Who Are Your Enemies?

Do You Have Enemies?
In the wake of 9/11, the conversations of our leaders, our media, as well as our own private conversations, have become filled with the idea of the enemy, and often the word itself.

Unfortunately the idea of the enemy is nothing new for us.
It was 60 years between the attack on Pearl Harbor and the domestic terrorist attack of 9/11, but the time in between was not empty of war.

The United States has been in many wars throughout the years, large and small.
If war is a regular visitor to the United States, it is a resident in some countries.

The world remains full of war.
And there are no wars without enemies.

There are times when there are others who want to destroy us, others who seem deserving of the name enemy.
At other times, those who we do not understand, or who oppose us, are too readily called enemy.

Sometimes we make enemies of those who have different beliefs, languages, or skin color. In recent times, the bitterness that often colors the conversations between Democrats and Republicans has become a conversation of enemies, rather than a discussion of ideas.

It doesn’t matter what my politics are, or what your politics are.
Let’s both resist the urge to mindlessly support our own side, and say that it’s the fault of one side or the other.
Both sides are equally at fault.

There is an overwhelming bitterness that colors many discussions, on both sides of the aisle. It’s like an ancient feud between two families that is just waiting to break out into open war.

Each side just waits for an opportunity to attack the other side.

I’m sick of it, and I hope that you are too.
If enough of us refuse to support this politics of enemies, there is hope that we can get our leaders to change.

If our politicians put that energy into real work, it would be a different world.

Public and Private Enemies
As our involvement in wars rises and falls, the idea of public enemies comes in and out of our conversations. These are countries or ideologies that are said to threaten our country, way of life, etc.

And public enemies are not the only kind of enemy.

Each of us have private enemies.
Sure, we’re uncomfortable with using that word, but we think of them as enemies nonetheless.

For some of us, our enemies are those who have inflicted us with great physical or emotional pain.

When we start thinking about the enemy, hate follows along like a shadow, poisons us, and makes life bitter.

Maybe there is some purpose in forever holding hate in our hearts, directed at those who have nearly destroyed us.
But I don’t think so.

Hate does not empower us to protect what is precious in our lives from those who truly threaten us. It makes us stupid, and it darkens our hearts.

And, while there are people who truly threaten and harm us, privately, or as a country, there are many other people who we only pretend are enemies.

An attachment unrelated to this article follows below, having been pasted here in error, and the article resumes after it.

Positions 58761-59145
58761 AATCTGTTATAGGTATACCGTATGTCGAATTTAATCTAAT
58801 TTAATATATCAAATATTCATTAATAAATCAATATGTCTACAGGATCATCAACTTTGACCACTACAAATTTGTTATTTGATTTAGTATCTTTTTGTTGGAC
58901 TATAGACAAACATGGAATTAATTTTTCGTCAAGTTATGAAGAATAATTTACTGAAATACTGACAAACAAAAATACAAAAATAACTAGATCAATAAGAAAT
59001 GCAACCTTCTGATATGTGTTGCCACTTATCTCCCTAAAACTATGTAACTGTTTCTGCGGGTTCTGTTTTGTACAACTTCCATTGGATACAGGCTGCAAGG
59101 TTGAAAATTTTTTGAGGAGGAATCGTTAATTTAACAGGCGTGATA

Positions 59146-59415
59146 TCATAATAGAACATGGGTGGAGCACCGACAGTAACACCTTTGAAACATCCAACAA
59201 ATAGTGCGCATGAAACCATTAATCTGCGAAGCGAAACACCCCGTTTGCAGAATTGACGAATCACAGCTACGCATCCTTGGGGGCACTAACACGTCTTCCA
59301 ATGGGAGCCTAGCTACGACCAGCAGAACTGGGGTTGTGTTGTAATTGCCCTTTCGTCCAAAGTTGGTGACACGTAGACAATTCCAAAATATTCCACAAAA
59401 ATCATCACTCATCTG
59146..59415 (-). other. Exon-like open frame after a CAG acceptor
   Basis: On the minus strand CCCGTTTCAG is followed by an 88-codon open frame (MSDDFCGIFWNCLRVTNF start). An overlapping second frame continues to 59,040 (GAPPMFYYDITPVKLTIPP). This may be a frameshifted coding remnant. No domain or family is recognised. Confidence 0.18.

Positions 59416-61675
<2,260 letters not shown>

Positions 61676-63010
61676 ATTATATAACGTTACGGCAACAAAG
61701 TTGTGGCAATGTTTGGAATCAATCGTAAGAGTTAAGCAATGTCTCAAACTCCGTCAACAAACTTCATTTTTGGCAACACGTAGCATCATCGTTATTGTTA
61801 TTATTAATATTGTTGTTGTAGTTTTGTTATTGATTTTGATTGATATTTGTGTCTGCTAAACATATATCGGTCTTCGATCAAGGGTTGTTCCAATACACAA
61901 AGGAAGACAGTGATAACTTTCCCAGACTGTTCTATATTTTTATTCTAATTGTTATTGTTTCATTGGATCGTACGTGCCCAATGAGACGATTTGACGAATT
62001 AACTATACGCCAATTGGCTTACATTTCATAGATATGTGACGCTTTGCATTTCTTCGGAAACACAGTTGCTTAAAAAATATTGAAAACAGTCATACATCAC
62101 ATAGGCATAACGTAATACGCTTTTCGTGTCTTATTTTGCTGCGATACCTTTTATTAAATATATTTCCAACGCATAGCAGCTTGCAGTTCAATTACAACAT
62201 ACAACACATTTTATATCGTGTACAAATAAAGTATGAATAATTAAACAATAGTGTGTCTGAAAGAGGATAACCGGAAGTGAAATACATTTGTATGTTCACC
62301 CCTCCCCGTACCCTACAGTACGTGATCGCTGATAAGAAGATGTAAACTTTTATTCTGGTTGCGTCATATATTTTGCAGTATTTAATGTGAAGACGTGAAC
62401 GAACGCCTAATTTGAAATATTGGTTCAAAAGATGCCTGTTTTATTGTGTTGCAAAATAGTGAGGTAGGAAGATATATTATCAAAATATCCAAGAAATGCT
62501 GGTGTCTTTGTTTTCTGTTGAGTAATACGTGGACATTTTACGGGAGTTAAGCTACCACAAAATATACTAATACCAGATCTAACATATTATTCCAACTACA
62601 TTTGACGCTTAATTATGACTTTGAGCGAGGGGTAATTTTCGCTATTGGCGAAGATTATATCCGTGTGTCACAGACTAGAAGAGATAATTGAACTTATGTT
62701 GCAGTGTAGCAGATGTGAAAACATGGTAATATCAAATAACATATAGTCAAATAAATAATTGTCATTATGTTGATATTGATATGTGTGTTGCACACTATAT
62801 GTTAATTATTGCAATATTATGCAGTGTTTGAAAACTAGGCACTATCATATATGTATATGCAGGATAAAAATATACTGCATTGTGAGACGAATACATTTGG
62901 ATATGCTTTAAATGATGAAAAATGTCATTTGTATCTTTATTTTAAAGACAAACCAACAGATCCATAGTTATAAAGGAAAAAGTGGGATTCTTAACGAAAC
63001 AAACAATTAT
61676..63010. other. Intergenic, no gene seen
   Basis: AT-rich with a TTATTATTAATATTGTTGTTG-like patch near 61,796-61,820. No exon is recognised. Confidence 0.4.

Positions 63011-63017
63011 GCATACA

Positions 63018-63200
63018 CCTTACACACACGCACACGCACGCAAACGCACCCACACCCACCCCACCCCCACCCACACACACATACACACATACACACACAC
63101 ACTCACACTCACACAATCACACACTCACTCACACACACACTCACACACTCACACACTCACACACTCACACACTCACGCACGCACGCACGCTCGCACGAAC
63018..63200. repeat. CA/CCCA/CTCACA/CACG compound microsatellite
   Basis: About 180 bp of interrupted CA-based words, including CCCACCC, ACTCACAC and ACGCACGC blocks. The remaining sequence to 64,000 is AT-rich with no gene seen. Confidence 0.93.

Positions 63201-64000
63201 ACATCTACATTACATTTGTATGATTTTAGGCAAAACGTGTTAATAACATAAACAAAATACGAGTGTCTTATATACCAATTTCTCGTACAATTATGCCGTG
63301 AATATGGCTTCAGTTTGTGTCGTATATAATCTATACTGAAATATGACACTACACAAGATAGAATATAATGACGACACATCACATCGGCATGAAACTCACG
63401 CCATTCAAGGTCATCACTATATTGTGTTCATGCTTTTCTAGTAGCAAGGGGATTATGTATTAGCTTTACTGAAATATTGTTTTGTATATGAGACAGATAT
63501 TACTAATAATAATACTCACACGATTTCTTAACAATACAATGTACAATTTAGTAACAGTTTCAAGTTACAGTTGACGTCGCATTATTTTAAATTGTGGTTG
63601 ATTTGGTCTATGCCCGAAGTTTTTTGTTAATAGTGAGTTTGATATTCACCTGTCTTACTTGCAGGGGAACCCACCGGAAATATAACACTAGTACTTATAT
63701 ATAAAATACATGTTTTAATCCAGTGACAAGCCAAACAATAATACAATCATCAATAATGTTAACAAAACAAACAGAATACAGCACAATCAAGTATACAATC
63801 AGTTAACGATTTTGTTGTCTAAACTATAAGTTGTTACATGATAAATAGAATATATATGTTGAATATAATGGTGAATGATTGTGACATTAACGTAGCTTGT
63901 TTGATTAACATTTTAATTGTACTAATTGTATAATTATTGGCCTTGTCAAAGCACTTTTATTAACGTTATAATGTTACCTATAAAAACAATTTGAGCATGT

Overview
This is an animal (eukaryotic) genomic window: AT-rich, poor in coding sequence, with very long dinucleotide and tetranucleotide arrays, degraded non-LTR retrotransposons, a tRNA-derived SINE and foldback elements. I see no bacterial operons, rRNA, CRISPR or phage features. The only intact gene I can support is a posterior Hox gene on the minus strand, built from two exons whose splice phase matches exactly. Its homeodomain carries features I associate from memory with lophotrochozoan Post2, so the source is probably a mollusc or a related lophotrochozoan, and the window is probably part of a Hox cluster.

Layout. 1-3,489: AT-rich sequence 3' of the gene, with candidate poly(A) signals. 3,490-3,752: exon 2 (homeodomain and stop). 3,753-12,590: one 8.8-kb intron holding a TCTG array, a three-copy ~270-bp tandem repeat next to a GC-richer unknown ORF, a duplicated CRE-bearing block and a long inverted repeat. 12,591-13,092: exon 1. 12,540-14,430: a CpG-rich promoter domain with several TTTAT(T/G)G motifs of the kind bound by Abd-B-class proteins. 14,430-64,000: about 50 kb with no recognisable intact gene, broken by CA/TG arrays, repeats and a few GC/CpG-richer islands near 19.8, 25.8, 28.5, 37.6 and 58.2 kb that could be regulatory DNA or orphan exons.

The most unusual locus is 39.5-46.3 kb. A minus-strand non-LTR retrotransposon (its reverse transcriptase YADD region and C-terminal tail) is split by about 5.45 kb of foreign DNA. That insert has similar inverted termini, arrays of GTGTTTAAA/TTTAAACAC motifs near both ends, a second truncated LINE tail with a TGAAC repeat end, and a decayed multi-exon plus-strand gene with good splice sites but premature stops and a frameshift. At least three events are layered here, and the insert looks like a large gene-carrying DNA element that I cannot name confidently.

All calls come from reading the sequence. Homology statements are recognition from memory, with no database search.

Enemies and Blame
We’re introduced to the idea of blame at a young age, and it’s reinforced as we grow.

We don’t like to think of ourselves as flawed, and full of conflict.
We don’t like to admit that we’ve made many mistakes.

And sometimes it’s even simpler than that.
We face a challenge, and we find that we don’t know what to do.

We don’t like to admit that we’re fallible, and imperfect, and sometimes clueless.

We don’t want to feel embarrassed.
We don’t want to return to that feeling of being a little child, with a world that’s too big for us to handle.

Rather than face our discomfort, and work hard to find a solution, we settle for an easy way out:
It’s his fault.
It’s her fault.
It’s their fault.

We pretend that the only reason that we have a problem is because of what someone else has done wrong.

We sidestep the truth.
We take a real challenge that we could work hard and grow from, and turn it into blame.

We don’t have challenges.
No, we have problems.
And those problems are someone else’s fault.

What is the truth when we find some difficulty in the midst of two sides that blame each other? Most likely, both sides have some share in causing that difficulty, and both sides probably have a role to play in finding a solution.

Enemies and Marketing
In Do You Hate Selling, I speak of Blair Warren’s One Sentence Persuasion, and five powerful ways that can be used or abused to influence people.

People will do anything for those who encourage their dreams, justify their failures, allay their fears, confirm their suspicions and help them throw rocks at their enemies.

In other posts I’ve discussed the first four methods of persuasion (see links to these articles below).

The last method is help them throw rocks at their enemies.

Politicians, and people at every level of society, often slip into the easy way of enemies and blame.
Find, or manufacture an enemy that you can share with those that you wish to influence, and attack that enemy together.

It’s frightening how effective this is.
And it’s so sad to see how hard it is for many of us to build ourselves up, without tearing other people down.

When marketers use this idea to influence or manipulate their customers, they don’t typically demonize groups of people.

Instead they talk about the forces or limitations that get in our way and stop us from getting what we want.

And they promise to help us attack those obstacles.

Of course, they want to sell us the perfect product.

Some products are wonderful, and can truly help us.
And marketers rightfully speak of common difficulties/enemies that we share.

Other products are useless, and the marketers are only manipulating us.

We’re used to thinking of unscrupulous salesmen as the most manipulative people on earth, but even the worst salesmen don’t spend their time teaching us to hate.

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